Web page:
Car Insurers Should Discount Premiums Following Pandemic, Consumer Body Argues
Car insurers should immediately trim premiums by £35 after injury claims nosedived during coronavirus lockdowns, the Association of Consumer Support Organisations (ACSO) is urging.
Injury claims cratered in 2020, with all injury claims—on motor, employers' liability, personal liability and clinical negligence policies—nearly halving (47%), from 843,000 in 2019 to just 445,000 last year, according to the data from the government’s Compensation Recovery Unit (CRU).
Motor injury claims, which make up the lion’s share of recorded claims, dropped 46% year-on-year, to just below 356,000, as drivers’ mileage fell.
ACSO executive director Matthew Maxwell Scott said: “The picture that emerges from last year is of a hugely significant fall in all personal injury claims.”
This dramatic fall in claims has been very profitable for insurers, ACSO said, and they should pass those savings onto policyholders by discounting premiums. ACSO has suggested insurers immediately trim £35 from annual car insurance premiums, the amount the government has forecast motorists will save when delayed whiplash reforms come into effect in May.
There’s “no reason at all why consumers should not get their promised £35 reduction in motor insurance premiums now,” Maxwell Scott said.
The reforms, initially scheduled to come into force last April but delayed due to the pandemic, will mandate medical reports and cap compensation for whiplash claims. The changes are expected to discourage fraudulent whiplash claims, which are estimated to cost the industry £2 billion each year and add £90 to every driver’s annual premiums.
Admiral issued £25 refunds to its 4.4 million policyholders in April, a total payout of £110 million, after road traffic plummeted in the first weeks of the lockdown. But according to the latest statistics from the Association of British Insurers (ABI), average car insurance premiums fell by just 1% from 2019 to 2020, to an average of £465.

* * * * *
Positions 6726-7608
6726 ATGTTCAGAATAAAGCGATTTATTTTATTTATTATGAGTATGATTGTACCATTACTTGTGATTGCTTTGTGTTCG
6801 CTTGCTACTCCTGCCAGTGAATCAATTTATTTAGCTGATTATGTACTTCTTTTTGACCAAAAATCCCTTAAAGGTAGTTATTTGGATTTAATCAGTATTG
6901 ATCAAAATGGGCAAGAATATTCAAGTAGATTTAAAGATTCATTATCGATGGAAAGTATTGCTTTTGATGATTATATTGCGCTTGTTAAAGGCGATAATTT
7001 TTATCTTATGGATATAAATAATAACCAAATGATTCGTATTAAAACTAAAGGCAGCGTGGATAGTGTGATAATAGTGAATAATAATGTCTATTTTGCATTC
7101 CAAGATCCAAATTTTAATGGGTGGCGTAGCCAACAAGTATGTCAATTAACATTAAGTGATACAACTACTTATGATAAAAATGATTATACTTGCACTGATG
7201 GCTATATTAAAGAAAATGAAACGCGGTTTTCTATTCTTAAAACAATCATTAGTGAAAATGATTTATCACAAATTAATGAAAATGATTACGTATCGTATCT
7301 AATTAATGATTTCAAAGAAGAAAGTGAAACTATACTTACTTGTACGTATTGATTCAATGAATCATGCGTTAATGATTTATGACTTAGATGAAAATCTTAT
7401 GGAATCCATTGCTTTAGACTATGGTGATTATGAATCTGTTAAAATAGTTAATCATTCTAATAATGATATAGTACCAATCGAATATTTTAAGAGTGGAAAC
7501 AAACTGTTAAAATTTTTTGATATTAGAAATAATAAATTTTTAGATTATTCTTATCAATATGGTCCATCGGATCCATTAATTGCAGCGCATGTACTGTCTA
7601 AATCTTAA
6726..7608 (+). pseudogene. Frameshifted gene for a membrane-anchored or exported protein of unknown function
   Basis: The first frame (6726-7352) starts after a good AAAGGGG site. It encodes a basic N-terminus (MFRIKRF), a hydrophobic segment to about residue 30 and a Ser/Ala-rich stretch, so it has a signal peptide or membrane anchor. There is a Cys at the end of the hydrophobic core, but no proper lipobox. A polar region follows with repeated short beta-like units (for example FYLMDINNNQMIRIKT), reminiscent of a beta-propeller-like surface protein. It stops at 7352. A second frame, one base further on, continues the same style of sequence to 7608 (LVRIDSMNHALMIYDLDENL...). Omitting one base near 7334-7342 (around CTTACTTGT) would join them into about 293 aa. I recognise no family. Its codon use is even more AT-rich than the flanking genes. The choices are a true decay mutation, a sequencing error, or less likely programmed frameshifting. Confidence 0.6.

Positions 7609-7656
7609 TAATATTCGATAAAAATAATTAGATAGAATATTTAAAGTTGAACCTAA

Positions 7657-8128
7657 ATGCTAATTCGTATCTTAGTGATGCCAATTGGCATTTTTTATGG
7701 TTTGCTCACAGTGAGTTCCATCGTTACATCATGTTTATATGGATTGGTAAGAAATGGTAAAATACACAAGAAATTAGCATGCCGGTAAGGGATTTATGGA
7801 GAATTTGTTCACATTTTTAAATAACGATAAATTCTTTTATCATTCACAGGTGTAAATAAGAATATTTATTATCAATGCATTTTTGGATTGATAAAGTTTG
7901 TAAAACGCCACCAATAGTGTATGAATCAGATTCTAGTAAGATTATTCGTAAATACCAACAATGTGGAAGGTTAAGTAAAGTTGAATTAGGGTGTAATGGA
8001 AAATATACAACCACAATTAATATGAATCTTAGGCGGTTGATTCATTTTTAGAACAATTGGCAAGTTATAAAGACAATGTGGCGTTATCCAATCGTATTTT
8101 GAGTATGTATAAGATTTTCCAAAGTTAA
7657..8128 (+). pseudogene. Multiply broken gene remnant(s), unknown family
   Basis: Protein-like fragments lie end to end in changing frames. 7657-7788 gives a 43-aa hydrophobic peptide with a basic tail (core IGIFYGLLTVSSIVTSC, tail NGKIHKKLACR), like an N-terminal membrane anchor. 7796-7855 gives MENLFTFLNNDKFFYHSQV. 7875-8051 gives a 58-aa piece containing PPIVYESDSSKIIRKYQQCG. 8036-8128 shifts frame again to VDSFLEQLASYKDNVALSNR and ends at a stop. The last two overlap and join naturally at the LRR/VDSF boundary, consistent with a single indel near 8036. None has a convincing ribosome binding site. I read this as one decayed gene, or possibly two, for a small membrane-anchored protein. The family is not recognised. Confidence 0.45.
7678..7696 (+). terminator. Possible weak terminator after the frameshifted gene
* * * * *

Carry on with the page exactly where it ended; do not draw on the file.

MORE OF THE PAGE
“Consumers should expect a much more substantial reduction in their premium than £4.65, so we urge insurers to do the right thing by Britain’s drivers and meet or beat what Admiral has done,” Maxwell Scott said.
He noted that the average bodily injury claim pay-out is £10,000, according to ABI estimates. A nearly 50% reduction in motor injury claims has saved insurers a collective £29 billion in 2020.
The ACSO represents organisations which work on behalf of consumers as claimants in the criminal justice system, including solicitors, road safety charities and cycling champions.
The body also noted that the largest drop in claims was in employer liability, with a 60% fall between 2019 and 2020 as more employees started working from home due to the pandemic.
In light of the sharp drop in claims last year, Maxwell Scott urged the government to push back mooted reforms to employers' and personal liability claims.
“Managing such fundamental changes to the RTA regime is a major task that will consume a lot of resources for all industry stakeholders, not just our members. Even more importantly we need to learn from these changes and impact assess them once the new regime has matured to then ensure any future changes are implemented effectively,” he said.
“We argue that ministers should await the outcome of the first tranche of reforms, and have an eye to longer-term reductions in claims incidence, before ploughing ahead with planned changes to EL and PL, especially in view of the continuing pandemic and the chaos it is causing in civil justice.”